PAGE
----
Ray Müller spends 3 hours going over the 101 years of Leni Riefenstahl’s life. In the popular mythology, Leni Riefenstahl is the poster girl for Nazi cinema—an inglorious honour that has caused much of her work to be rejected as propaganda, has seen her career as a filmmaker cut off after the end of World War II, and has compressed her century of life into nothing but a shadowy decade of work under Hitler. Ray Muller’s documentary The Wonderful, Horrible Life of Leni Riefenstahl is a much welcome and much overdue act of decompression.
The film follows a simple chronology, and traces the whole of Riefenstahl’s several careers, from her youngest days as a dancer, through her acting stint, delving deeply into her most famous filmmaking days during the Third Reich, resurfacing to trace her adventures in photographing the Nuba peoples of the Sudan, and finally settling in her older times as a scuba diver and underwater filmmaker. Muller also makes it a subtle point to draw parallels between these periods. Hence, the film nudges us to pick up similarities between, for example, Riefenstahl’s portrayal of Olympic athletes and Nuba warriors. Throughout, there is this type of delicate craft in the structure of the film that makes it a good documentary in addition to being an interesting and important one.
However, all of this is not to say that Muller downplays or shies away from asking, hounding Riefenstahl about her activities during the Nazi period. Not only is a good portion of the film about Riefenstahl’s two Nazi masterpieces (her account of the 1936 Olympic Games in Berlin titled Olympia and her even more infamous representation of a Nazi rally in Nuremberg called Triumph of the Will), but Muller actually puts her to task about several key issues: her personal relationship with Hitler and Goebbels, the Nazi propaganda minister; a controversy over the alleged use of forced labour, imprisoned Sinti and Roma, in her film Tiefland; and her obsession with speed, power and the male body, as posited by Susan Sontag. In the end, though, Riefenstahl is also given time to speak in her own defense, during which she correctly points out that, despite all of the guilt dumped on her after the war, she was actually never a member of the Nazi party. There are no simple answers here.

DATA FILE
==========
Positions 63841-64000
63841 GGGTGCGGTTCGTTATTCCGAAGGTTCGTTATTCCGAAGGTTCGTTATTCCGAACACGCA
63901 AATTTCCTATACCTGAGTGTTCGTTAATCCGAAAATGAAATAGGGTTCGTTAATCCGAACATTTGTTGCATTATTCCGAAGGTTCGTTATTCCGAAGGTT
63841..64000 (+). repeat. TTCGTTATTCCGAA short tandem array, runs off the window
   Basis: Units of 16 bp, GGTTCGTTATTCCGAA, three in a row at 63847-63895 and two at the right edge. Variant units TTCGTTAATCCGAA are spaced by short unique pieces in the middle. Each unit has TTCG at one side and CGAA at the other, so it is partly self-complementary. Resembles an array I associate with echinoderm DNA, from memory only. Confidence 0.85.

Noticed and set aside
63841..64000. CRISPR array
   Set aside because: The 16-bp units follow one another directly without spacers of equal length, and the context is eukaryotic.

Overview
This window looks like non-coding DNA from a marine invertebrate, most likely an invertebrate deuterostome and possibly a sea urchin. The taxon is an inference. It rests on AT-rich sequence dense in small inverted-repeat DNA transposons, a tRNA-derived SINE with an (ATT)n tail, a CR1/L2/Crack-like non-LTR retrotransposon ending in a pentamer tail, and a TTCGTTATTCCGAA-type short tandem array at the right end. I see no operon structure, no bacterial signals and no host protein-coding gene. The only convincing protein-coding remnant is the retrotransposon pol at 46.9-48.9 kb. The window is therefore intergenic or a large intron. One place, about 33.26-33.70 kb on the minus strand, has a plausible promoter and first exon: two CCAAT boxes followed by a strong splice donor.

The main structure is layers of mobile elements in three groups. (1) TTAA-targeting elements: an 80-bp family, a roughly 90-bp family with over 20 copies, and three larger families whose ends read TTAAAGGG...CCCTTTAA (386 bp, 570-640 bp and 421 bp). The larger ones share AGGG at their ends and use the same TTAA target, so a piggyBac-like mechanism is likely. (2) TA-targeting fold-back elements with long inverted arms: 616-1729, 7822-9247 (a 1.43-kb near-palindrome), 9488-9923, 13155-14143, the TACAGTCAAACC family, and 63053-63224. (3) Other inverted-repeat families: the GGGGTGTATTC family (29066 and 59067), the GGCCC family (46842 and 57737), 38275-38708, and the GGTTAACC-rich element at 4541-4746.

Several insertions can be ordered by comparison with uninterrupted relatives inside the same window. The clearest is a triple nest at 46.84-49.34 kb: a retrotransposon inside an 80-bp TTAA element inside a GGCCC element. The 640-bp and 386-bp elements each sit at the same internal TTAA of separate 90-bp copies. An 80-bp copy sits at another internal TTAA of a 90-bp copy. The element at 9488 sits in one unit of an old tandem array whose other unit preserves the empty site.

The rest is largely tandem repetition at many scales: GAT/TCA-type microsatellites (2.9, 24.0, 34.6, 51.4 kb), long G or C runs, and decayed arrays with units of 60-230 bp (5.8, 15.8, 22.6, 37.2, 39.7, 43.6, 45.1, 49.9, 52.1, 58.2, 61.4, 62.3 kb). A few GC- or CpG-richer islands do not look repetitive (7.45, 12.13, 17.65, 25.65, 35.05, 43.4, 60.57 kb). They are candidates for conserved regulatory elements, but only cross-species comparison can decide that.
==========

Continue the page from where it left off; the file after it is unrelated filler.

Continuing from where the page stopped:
One valid complaint to lodge against the film is that it is so vast (running three hours in its longest cut) and, therefore, sometimes unfocused. Viewers who find Riefenstahl’s life exciting in itself, for instance, may be driven to boredom watching her discuss how she edited Olympia on a new editing machine; and viewers who are fascinated to learn that the diving sequences in that same film were extensively manipulated to give the divers the grace and fluidity of flying birds (sometimes this meant running the footage backwards) may not be as interested in seeing Riefenstahl swim with a deadly Manta ray. Ultimately, however, extensively faulting The Wonderful, Horrible Life of Leni Riefenstahl for showing the various facets of Riefenstahl’s character and life is to deny the film its central argument—the one captured so well in its title: that Riefenstahl’s life is neither horrible nor wonderful, but both at once; and the two are so interrelated that you can’t even stick an and between them!
Audiences for documentaries aren’t huge, and documentaries themselves tend to further fragment their own potential audience through overt political leaning, form, subject, and other factors. Having said that, there is so much in Ray Muller’s The Wonderful, Horrible Life of Leni Riefenstahl (biography, film history, history, politics) and the film is so straightforward in is intentions, that I doubt any fan of the documentary could see this film and watch the end credits without at least some form of satisfaction, entertainment, or education. Plus, who knows, you may even be compelled enough to track down one of Riefenstahl’s own films. And, surely, that’s not a bad thing.Rating: B+